I also thought the first half of Agneepath was incredible.
As for the man himself, he has gone through some real highs… And many lows too.
But like a phoenix he has risen, after a life-threatening accident, a political setback, AB Corp’s demise…
He does not have Dharmendra’s conventional good looks. In Abhimaan and Mili, he looked like a lanky, awkward, boy from UP.
In fact, because of his height, gait and an injury to his left shoulder, Amitji has a distinctive way of standing which Allu Arjun has turned into a much-imitated craze after Pushpa.
What he has is the Bachchan baritone and a signature dance step that became a must in every baraat.
Also, he’s very well-educated, has grown up on films of Gregory Peck, Jimmy Stewart and Peter Sellers.
In fact, his comic timing is reminiscent of Peter Sellers’s Pink Panther.
His cracking one-liners, delivered sardonically, like ‘Lo kar lo baat‘ or ‘Tumhara kya naam hai Basanti, pehle bahut suna hai yeh naam‘, have become iconic.
A lot of credit for his on-screen persona goes to his directors, Ramesh Sipy, Manmohan Desai, Prakash Mehra and Yash Chpora.
And to his writers, Salim Khan and Javed Akhtar.
They found a muse in him and molded him beautifully.
Salim-Javed would rue to me that the problem with today’s heroes is that when you give them a gun, you immediately want to tell them to put it down in case it misfires.
But when you gave Amitabh Bachchan a gun, it seemed like an extension of his arm, he was so comfortable holding it.
And that’s what made him the evergreen ‘angry young man’.
‘But he has only one line to deliver!’ I exclaimed
I worked with Amitji on Kabhi Khushi Kabhie Gham as well as associate director.
The billionaire business tycoon, Yashvardhan Raichand, is one of Amitji‘s favourite characters.
Everyone loved the scrip,t but I don’t think they had any idea of the scale to which Karan Johar (director) would take it, with helicopters, pyramids and the Waddesdon Manor in UK’s Buckinghamshire which was turned into the Raichand family estate in ‘Delhi’.
I remember the scene just before the interval where Raichand throws out his adopted son, Rahul, for marrying Anjali.
DoP Kiran Deohans was instructed to keep Amitji in the foreground, with Rahul and Anjali, played by Shah Rukh and Kajol, standing at the door, almost the length of a football field away.
As the camera focuses on him, he says everything he feels in just one line, ‘Aaj tumne sabit kar diya ki tum mere khoon nahin hi (Today you proved that you are not my blood).’
Then, as Rahul walks towards him and the music plays, as he speaks and walks away, leaving with Anjali, he just stands there, uttering not another word.
I made a scheduling gaffe, telling Amitji that we would be shooting the scene in two days when actually it was three.
Later, when I apologised, Jayaji, who is like a mother to all the ADs, reprimanded me, saying I had no idea what I had done!
‘Since the last two days, he has not been speaking to me or the kids, just moping around and being rude to everybody,’ she confided.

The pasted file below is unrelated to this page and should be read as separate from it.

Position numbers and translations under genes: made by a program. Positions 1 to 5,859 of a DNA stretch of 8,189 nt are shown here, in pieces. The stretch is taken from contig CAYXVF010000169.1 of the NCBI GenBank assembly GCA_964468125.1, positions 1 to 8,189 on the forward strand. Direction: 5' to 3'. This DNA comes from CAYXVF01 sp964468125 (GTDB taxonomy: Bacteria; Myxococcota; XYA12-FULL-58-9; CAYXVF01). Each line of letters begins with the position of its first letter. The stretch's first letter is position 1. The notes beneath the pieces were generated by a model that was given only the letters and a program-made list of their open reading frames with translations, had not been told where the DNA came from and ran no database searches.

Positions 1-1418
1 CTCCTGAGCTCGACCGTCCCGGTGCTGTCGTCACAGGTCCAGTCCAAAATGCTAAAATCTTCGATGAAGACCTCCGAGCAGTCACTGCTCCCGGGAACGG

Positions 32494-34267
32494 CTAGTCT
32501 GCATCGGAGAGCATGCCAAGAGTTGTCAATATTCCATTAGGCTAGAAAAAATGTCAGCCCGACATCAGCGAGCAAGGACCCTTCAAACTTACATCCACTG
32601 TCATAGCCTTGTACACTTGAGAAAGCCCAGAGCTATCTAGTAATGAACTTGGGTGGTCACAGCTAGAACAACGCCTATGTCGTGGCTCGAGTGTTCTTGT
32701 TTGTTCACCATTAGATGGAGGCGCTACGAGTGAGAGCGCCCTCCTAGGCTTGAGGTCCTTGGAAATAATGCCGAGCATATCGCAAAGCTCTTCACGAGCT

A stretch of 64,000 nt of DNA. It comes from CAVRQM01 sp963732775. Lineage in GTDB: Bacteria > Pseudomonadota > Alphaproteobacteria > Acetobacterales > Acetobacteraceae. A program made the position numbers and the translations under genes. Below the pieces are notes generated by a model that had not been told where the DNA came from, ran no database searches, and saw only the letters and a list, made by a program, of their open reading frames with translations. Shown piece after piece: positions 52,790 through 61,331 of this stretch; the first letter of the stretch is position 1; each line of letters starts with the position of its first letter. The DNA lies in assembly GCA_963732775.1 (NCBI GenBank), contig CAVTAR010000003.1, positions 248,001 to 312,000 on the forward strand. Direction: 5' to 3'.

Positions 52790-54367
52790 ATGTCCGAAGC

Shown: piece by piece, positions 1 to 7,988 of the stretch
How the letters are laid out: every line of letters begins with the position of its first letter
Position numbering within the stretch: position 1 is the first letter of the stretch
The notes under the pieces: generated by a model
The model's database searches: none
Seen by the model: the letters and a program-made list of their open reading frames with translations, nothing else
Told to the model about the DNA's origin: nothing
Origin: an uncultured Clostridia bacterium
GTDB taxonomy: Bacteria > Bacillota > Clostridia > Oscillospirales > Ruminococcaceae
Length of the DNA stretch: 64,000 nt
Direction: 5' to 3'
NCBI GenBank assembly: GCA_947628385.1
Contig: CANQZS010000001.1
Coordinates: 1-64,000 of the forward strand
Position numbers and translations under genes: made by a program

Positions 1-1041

‘Why?’ I asked, surprised.
She explained that he had been getting into the ‘zone’.
‘But he has only one line to deliver!’ I exclaimed.
In those two days, he did not move
It was only later that Amitji explained that this was one of his most difficult scenes because the way Raichand behaved was not him.
He understood that it was wrong of his character to turn out his adopted son, telling him he was disappointed with him for marrying a halwai ki beti (daughter of a sweet seller).
But he had to be in character, and so the hours of prep.
We shot the scene over two days, and in those two days, he did not move from the spot where he was supposed to stand and speak that one line.
The three plastic chairs taped together on which he sits would be brought to the set every day.
And he would perch on them, standing or walking towards the camera only when the shot demanded it.
I watched as the lights were fixed, the crane or trolley set up, the camera tracking him…
He did not stir!
Even when the camera was on Shah Rukh and Kajol or zooming in on his back, he sat there, Zen-like.
Today, when I ask for a particular actor on the set and am told that he is still in his vanity van, I reel back to the time when I watched the Amitabh Bachchan sit on the set for two days without moving.
I tried so hard to get Mehrunnisa made, but the film fell through
I was to make Mehrunnisa with Amitabh Bachchan, Rishi Kapoor and Vidya Balan.
All three actors were super excited, and so was I.
Siddharth Roy Kapur and Disney were to produce the film with me and Sudhir Mishra was to direct it.
Vidya had clicked a picture with her two co-stars at the success party of The Dirty Picture and announced Mehrunnisa as their next film together.
I tried so hard to get Mehrunnisa made, but the film fell through.
There were several reasons, including an issue over the rights.
It’s my biggest disappointment as a producer.
I pray that Amitji continues to entertain us for years to come.